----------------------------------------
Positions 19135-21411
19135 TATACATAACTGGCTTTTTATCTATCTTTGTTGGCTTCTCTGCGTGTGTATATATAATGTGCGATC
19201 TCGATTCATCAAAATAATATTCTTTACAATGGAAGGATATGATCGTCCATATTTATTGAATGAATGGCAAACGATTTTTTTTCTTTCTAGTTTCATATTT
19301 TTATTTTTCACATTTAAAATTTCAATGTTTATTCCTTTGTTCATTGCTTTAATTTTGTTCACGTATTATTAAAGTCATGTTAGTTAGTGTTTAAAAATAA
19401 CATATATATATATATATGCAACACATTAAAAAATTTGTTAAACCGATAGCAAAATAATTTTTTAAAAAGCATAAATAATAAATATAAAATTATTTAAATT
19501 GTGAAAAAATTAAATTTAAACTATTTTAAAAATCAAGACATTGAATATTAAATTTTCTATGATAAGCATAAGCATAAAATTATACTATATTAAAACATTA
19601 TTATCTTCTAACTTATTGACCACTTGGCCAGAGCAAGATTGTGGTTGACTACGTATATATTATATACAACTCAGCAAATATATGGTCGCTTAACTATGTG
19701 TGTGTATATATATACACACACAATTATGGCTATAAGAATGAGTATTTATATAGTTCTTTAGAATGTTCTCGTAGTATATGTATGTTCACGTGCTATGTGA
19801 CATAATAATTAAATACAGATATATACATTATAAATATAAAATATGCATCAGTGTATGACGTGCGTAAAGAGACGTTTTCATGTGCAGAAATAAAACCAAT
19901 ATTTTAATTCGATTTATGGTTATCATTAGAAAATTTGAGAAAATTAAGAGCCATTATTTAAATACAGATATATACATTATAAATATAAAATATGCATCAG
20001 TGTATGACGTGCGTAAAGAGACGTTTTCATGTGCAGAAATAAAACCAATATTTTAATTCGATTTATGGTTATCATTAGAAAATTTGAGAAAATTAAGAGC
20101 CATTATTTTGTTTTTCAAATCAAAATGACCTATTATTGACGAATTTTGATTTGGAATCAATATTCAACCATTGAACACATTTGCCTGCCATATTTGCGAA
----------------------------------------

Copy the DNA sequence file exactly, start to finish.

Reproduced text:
Positions 19135-21411
19135 TATACATAACTGGCTTTTTATCTATCTTTGTTGGCTTCTCTGCGTGTGTATATATAATGTGCGATC
19201 TCGATTCATCAAAATAATATTCTTTACAATGGAAGGATATGATCGTCCATATTTATTGAATGAATGGCAAACGATTTTTTTTCTTTCTAGTTTCATATTT
19301 TTATTTTTCACATTTAAAATTTCAATGTTTATTCCTTTGTTCATTGCTTTAATTTTGTTCACGTATTATTAAAGTCATGTTAGTTAGTGTTTAAAAATAA
19401 CATATATATATATATATGCAACACATTAAAAAATTTGTTAAACCGATAGCAAAATAATTTTTTAAAAAGCATAAATAATAAATATAAAATTATTTAAATT
19501 GTGAAAAAATTAAATTTAAACTATTTTAAAAATCAAGACATTGAATATTAAATTTTCTATGATAAGCATAAGCATAAAATTATACTATATTAAAACATTA
19601 TTATCTTCTAACTTATTGACCACTTGGCCAGAGCAAGATTGTGGTTGACTACGTATATATTATATACAACTCAGCAAATATATGGTCGCTTAACTATGTG
19701 TGTGTATATATATACACACACAATTATGGCTATAAGAATGAGTATTTATATAGTTCTTTAGAATGTTCTCGTAGTATATGTATGTTCACGTGCTATGTGA
19801 CATAATAATTAAATACAGATATATACATTATAAATATAAAATATGCATCAGTGTATGACGTGCGTAAAGAGACGTTTTCATGTGCAGAAATAAAACCAAT
19901 ATTTTAATTCGATTTATGGTTATCATTAGAAAATTTGAGAAAATTAAGAGCCATTATTTAAATACAGATATATACATTATAAATATAAAATATGCATCAG
20001 TGTATGACGTGCGTAAAGAGACGTTTTCATGTGCAGAAATAAAACCAATATTTTAATTCGATTTATGGTTATCATTAGAAAATTTGAGAAAATTAAGAGC
20101 CATTATTTTGTTTTTCAAATCAAAATGACCTATTATTGACGAATTTTGATTTGGAATCAATATTCAACCATTGAACACATTTGCCTGCCATATTTGCGAA